Do you have iron deficiency and not know it? Fatigue, weakness, and cold intolerance are common symptoms of low iron. Standard blood tests may not reflect early iron deficiency. There is, however, a special lab test that tells you how good your iron stores are even before extensive changes occur. This lab test is called serum ferritin. Serum ferritin levels reflect the actual amount of iron stores in the body. A depletion of iron stores indicates a functional deficiency and early iron deficiency, which can cause a variety of health disorders. There is more to low serum ferritin and iron deficiency than meets the eye.
Many people are aware that they should try their best to get proper amounts of sleep. At the very least, lack of it makes them groggy the following day. In other, more serious instances, drowsy driving has been found to be responsible for 1,550 fatalities and 40,000 nonfatal injuries every year in the United States. So serious is the issue that the Centers for Disease Control and Prevention (CDC) considers lack of shut-eye a public health epidemic.(1)(more…)
Studies have shown that in general, the optimal room temperature for sleeping is quite cool, around 60 to 68 degrees Fahrenheit, and temperatures much above or below this range can lead to restlessness.
But a new study suggests there are nuances to this phenomenon, and that a restful night’s sleep may be more complicated than simply turning down your thermostat.
Thermoregulation—your body’s heat distribution system—is strongly linked to sleep cycles. Even lying down can induce sleepiness by redistributing your body heat from your core to your periphery.
Sleep deprivation has virtually the same effect on your immune system as physical stress or illness, which explains in part why lack of sleep is associated with an increased risk of multiple chronic diseases. Therefore, high-quality sleep is critical to your health.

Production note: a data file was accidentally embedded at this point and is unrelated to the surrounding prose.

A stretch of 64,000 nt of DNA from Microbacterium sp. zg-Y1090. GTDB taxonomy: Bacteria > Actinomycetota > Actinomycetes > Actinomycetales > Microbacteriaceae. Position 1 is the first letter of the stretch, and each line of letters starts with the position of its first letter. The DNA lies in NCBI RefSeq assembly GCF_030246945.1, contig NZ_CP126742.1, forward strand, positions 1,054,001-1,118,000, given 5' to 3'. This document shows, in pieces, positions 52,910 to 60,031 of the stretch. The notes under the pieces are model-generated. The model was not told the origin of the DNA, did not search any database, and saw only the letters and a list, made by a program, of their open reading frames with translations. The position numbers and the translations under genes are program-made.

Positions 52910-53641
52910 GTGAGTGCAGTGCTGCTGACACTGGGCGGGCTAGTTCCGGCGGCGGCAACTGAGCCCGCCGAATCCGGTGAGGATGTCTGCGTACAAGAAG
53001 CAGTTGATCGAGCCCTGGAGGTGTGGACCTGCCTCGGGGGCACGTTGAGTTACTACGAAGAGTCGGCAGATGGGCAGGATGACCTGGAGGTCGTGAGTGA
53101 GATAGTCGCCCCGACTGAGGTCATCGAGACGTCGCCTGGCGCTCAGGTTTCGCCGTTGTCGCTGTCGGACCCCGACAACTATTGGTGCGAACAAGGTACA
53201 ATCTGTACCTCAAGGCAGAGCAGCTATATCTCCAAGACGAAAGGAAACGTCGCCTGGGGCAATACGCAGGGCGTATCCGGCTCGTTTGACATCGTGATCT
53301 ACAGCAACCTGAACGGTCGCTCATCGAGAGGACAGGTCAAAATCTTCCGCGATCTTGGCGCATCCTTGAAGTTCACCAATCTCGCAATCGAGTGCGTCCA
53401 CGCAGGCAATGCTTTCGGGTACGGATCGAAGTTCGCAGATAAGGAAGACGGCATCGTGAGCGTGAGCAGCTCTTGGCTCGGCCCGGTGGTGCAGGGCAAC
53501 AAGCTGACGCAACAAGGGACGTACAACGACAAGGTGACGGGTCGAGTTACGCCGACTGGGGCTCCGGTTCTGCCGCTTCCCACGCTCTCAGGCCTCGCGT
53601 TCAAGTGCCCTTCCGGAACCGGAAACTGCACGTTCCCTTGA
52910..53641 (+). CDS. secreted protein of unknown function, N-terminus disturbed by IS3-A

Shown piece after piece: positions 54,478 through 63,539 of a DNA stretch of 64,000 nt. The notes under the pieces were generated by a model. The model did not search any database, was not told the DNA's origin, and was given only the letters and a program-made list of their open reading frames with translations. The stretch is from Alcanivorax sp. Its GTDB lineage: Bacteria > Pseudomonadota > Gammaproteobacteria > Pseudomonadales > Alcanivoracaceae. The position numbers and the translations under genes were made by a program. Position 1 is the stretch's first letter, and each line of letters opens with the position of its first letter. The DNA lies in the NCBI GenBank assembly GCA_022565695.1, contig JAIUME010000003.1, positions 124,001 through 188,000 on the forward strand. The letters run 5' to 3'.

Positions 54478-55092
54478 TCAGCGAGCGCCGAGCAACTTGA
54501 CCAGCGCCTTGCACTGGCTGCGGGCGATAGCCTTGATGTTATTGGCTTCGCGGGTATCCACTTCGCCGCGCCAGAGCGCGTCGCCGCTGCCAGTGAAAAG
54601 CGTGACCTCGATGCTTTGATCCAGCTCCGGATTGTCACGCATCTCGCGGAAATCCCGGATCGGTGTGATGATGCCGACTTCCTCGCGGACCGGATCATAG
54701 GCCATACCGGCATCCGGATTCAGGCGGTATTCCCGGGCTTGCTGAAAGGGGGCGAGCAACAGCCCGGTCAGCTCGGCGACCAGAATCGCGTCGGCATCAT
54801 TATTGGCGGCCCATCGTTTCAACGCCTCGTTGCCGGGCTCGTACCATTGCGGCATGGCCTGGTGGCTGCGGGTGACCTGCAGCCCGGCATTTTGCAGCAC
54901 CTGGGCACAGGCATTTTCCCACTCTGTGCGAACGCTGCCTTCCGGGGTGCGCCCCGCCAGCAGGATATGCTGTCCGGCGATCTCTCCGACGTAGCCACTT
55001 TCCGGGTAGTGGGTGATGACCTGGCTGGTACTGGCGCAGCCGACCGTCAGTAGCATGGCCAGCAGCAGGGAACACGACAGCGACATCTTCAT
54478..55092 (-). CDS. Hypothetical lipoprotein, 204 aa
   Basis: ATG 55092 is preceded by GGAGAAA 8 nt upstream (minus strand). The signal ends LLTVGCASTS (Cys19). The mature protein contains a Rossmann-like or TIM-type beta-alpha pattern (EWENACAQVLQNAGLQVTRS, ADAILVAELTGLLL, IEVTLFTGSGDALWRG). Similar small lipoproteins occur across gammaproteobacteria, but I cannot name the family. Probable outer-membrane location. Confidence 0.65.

In this article, I’ll be discussing the latest research on sleep temperature, as well as other factors that can ease you into a blissful night’s slumber.
We are vigilant about our children’s sleep. We let sleeping dogs lie. Why don’t we value our own sleep?
When I was young, I fell asleep instantly and slept soundly through the night. No matter how stressed I was, sleep was a refuge, a sanctuary, a way of restoring myself. During the day, I worked hard and after work I exercised intensely. The more challenging my exercise, the better I slept. I avoided stimulates and alcohol, didn’t drink coffee or tea or any caffeinated beverages, and ate a natural, organic, plant-based fresh food diet. (more…)
Have you ever noticed how warnings about dangerous prescription drugs always seem to surface after the drug is no longer marketed and its patent has run out? Whether it’s an FDA advisory or a trial lawyer solicitation about harm that may have been done to you, the warnings are always belated and useless. If a drug you took four years ago may have given you liver damage, why didn’t the FDA tell you then? Why didn’t the FDA recall the drug or better yet, not approve it in the first place?
The official answer from the FDA and Big Pharma is that problems with a drug are only seen after millions begin using it, which is why post-marketing surveillance is conducted. In other words—who knew? But in a startling number of cases revealed in court documents Pharma did“know” and clearly misled medical journals, the FDA, doctors and patients, hoping to get its patent’s worth before the true risks of a drug surfaced. In other cases, Pharma and the FDA should have known before rushing a dangerous drug to market and making money at the expense of patients. (more…)
Given the relentless pace and pressures of modern life, it’s not surprising that conditions such as anxiety and insomnia are at near epidemic levels. In fact, the Centers for Disease Control notes that between 50 and 70 million American adults currently suffer from sleep disorders.
In addition to causing impaired concentration and daytime fatigue, sleep disorders exact a grim toll in increased automobile and industrial accidents, as well as raising your risk for dangerous conditions such high blood pressure, obesity, diabetes, depression and cancer.
Sleep better and de-stress with ashwagandha (more…)
Full of sleep-inducing substances like tryptophan, these foods can help you sleep better and longer.
Few things are more frustrating than desperately wanting to sleep, but tossing and turning instead. When you know you’ve got to get up early and then somehow make it through a grueling day, you might be tempted to turn to sleeping pills for a good night’s rest. But you may not realize that your refrigerator contains a powerful variety of foods that can help you sleep better. These 20 foods, from fresh cherries to miso soup, help regulate the hormones that control sleep, stress and relaxation.
Tart cherries boost the body’s supply of melatonin, and they’re packed with antioxidants and phytonutrients. Eat fresh, ripe cherries, drink a glass of 100%, no-sugar-added tart cherry juice or snack on some dried cherries before bed (but watch it on the last one – the calories from dried fruit really add up fast!) (more…)